According to Laura McCarthy, New Mexico State Forester, forest replacement events in Spruce Fir ecosystems are not common, even though it is rare for TSV to cause such extensive damage. These events reduce the risk of wildfire by breaking up the forest’s continuity. It gives fuel types more variety. Aspen trees will likely grow in the midst of the downed conifers. Additionally, an aspen forest is less flammable.
Dr. John Formby, forest health specialist/entomologist, also at New Mexico Forestry, points out that large tree blow downs like the one at TSV could increase the likelihood of bark beetle activity. He believes that there could be an increase in beetle activity near the blow down’s periphery this summer. The beetle activity could spread into intact forests over the next few years.
Formby says that although the blowdown is unlikely, fire danger should not be underestimated. These forests are humid. Historical fire scar data shows that these spruce and fir forests burn only about once every four hundred years. But this will increase the hazard.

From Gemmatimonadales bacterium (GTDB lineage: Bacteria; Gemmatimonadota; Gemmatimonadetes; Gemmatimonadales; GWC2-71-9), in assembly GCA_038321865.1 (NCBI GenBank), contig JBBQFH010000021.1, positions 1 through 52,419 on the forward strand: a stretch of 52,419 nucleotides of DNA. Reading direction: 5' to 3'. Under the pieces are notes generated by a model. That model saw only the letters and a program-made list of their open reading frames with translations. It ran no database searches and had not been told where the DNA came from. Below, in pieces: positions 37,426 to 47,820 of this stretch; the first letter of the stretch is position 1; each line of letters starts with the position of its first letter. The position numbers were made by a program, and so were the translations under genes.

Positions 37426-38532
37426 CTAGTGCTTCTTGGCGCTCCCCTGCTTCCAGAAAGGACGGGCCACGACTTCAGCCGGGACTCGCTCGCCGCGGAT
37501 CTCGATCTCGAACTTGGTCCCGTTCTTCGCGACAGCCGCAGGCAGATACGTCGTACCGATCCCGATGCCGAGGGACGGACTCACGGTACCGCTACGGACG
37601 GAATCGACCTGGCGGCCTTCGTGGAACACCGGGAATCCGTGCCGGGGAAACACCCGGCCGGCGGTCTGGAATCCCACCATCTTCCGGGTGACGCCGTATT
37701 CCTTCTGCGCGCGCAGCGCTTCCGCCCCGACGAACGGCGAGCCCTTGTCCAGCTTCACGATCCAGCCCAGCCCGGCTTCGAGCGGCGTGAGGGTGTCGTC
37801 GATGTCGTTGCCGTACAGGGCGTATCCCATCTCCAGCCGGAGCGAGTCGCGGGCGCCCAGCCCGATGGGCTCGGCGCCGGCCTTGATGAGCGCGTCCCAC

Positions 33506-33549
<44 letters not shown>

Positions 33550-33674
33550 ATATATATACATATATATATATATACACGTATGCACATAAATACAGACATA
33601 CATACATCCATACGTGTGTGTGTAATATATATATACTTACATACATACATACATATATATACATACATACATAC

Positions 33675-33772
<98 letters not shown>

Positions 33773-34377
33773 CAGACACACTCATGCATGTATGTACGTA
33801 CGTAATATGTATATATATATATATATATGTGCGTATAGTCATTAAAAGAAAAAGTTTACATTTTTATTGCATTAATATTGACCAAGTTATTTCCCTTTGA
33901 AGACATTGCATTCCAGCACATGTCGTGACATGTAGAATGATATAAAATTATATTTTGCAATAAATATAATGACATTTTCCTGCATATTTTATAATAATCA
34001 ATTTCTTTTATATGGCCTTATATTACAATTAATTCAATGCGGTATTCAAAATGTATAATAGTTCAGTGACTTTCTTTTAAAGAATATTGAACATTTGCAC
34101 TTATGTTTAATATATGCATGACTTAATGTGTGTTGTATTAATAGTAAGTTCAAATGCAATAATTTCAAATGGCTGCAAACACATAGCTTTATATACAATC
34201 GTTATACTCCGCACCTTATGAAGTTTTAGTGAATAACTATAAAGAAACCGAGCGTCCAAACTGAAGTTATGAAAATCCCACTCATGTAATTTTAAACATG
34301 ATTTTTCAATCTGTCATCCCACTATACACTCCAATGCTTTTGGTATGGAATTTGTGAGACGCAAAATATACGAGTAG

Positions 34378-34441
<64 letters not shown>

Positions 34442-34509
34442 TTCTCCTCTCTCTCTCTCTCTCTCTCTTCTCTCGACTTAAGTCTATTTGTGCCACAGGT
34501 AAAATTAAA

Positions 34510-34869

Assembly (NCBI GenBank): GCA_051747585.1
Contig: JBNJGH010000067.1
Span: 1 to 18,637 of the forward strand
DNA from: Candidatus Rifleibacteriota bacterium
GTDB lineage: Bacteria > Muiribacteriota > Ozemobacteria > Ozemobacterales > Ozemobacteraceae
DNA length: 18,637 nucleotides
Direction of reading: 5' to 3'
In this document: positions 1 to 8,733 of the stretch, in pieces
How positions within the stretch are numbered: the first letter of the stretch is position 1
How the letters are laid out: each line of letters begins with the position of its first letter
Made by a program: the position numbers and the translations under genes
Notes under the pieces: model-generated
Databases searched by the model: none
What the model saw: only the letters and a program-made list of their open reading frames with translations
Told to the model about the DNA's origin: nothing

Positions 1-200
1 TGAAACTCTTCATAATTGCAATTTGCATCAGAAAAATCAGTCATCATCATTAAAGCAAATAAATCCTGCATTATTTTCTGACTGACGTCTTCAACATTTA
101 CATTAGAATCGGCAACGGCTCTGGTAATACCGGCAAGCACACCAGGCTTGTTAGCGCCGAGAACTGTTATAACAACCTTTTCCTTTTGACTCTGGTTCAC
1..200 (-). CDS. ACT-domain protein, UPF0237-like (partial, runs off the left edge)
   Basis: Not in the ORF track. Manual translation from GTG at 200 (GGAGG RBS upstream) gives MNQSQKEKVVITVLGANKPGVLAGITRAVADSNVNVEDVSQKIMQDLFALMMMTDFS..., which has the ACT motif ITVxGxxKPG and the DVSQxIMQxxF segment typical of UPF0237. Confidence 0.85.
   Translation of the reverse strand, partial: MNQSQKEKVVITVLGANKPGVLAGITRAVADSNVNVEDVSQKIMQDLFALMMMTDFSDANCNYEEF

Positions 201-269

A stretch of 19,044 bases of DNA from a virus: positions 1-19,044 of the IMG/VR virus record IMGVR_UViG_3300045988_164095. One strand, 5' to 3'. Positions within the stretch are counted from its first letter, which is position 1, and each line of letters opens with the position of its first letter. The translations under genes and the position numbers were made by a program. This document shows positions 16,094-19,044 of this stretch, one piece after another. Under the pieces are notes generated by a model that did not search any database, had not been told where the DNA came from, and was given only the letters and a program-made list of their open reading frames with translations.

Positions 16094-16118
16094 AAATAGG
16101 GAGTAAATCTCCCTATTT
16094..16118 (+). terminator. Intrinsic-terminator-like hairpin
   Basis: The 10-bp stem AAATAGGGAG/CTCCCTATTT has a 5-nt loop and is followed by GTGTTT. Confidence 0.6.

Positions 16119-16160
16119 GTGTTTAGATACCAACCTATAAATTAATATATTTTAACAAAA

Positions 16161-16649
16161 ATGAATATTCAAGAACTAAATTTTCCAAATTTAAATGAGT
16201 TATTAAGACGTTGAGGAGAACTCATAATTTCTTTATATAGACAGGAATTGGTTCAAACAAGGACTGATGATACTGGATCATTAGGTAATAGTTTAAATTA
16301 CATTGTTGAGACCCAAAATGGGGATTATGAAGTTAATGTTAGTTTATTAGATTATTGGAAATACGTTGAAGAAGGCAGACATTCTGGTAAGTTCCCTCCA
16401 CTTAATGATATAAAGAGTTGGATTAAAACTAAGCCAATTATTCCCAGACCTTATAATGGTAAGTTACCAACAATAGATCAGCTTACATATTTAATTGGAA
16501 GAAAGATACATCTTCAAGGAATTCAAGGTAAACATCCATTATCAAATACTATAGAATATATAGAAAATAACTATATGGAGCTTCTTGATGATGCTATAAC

The tree felling also has an impact on wildlife in the area. Brian Long, a local wildlife expert, says that this will have a major effect on Pacific martens. This resulted in the loss of nearly all prime marten habitat below. [Wheeler Peak]The Rio Hondo watershed’s upper Rio Hondo watershed is the Wilderness boundary.
The Taos Ski Valley is the area with the highest concentration of Pacific marten in New Mexico, located in the Sangre de Cristo region.
Long states that the blowdown will cause the destruction of the red squirrel population, which is an important prey species for martens. He states that the recent and ongoing expansion in recreational development, such as the rerouting William’s Lake trail to the west of the valley, is further fragmenting marten habitat.